Aspiring medical students are presented with a crucial decision when starting their journey towards becoming a physician – whether to pursue a Doctor of Osteopathic Medicine (DO) from an osteopathic medical school or a Doctor of Medicine (MD) from an allopathic medical school. Although both paths lead to a career in medicine, they differ in various ways.

Osteopathic medicine is a branch of the medical profession in the United States that emphasizes the practice of evidence-based medicine, commonly known as allopathic medicine. This approach is guided by a philosophy and set of principles that originated from osteopathy, its predecessor.

Philosophical Foundation

Osteopathic medicine is based on a holistic philosophy, which means that it prioritizes treating the entire person, rather than just their symptoms or illnesses. Osteopathic physicians, also known as DOs, are trained to consider how the different systems in the body are interconnected and the significance of preventative care. They frequently use hands-on, manipulative techniques as part of their treatment methods.

Allopathic medicine, which is mainly represented by MDs, follows a conventional approach to treating diseases and symptoms with medications or surgical interventions. Although MDs also consider the patient's overall health, their training is usually more focused on treating specific diseases rather than providing holistic care.

Curriculum & Training

OMM techniques are taught in osteopathic medical education to diagnose and treat musculoskeletal issues and promote wellness, setting it apart from allopathic programs.

MD programs typically do not include osteopathic manipulative medicine (OMM) in their curriculum. Instead, they focus on rigorous scientific and clinical education, with an emphasis on medical specialties and clinical rotations.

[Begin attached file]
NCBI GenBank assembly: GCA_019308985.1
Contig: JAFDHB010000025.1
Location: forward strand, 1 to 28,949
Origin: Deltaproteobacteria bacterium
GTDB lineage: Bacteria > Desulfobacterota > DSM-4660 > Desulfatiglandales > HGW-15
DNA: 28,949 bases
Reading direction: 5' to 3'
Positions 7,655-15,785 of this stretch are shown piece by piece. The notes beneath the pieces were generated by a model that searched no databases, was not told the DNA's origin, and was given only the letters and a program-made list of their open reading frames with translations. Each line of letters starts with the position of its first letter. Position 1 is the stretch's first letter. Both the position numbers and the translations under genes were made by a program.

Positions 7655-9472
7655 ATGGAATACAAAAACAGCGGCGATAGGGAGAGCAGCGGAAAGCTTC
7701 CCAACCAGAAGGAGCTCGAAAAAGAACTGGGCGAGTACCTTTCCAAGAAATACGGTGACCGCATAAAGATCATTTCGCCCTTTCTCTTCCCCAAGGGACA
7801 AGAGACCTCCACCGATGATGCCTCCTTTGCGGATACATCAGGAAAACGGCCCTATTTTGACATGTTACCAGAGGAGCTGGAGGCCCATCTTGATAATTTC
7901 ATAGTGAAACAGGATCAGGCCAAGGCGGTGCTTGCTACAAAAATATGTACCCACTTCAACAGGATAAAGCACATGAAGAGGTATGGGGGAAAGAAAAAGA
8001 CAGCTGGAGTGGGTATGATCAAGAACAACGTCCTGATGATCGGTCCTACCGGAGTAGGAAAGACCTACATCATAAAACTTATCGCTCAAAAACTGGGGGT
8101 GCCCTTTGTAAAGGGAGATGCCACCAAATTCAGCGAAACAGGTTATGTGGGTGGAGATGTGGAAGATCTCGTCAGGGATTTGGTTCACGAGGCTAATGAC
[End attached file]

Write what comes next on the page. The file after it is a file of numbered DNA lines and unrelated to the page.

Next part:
If you're planning to apply to medical schools in Virginia, you will need to meet certain prerequisites, although the exact requirements may vary between schools. Most medical programs in Virginia require you to have a bachelor's degree and have completed coursework in biology, chemistry, physics, and mathematics. Additionally, you will need to take the Medical College Admission Test (MCAT) and show good academic performance, active participation in extracurricular activities, and relevant clinical or research experience.

If you're wondering about the competitiveness of the admission process for medical schools in Virginia, you should know that it can be quite challenging since there are limited seats and a large number of applicants. To increase your chances of getting accepted, you should aim for a competitive GPA, MCAT score, and write a persuasive personal statement that showcases your passion for medicine and your unique qualities.

Out-of-state applicants can also apply to Virginia medical schools, although in-state residents may be given priority. Keep in mind that out-of-state applicants usually face more competition for the limited seats available, so it's important to check the admission policies of each school you're interested in to ensure that you meet their specific requirements.



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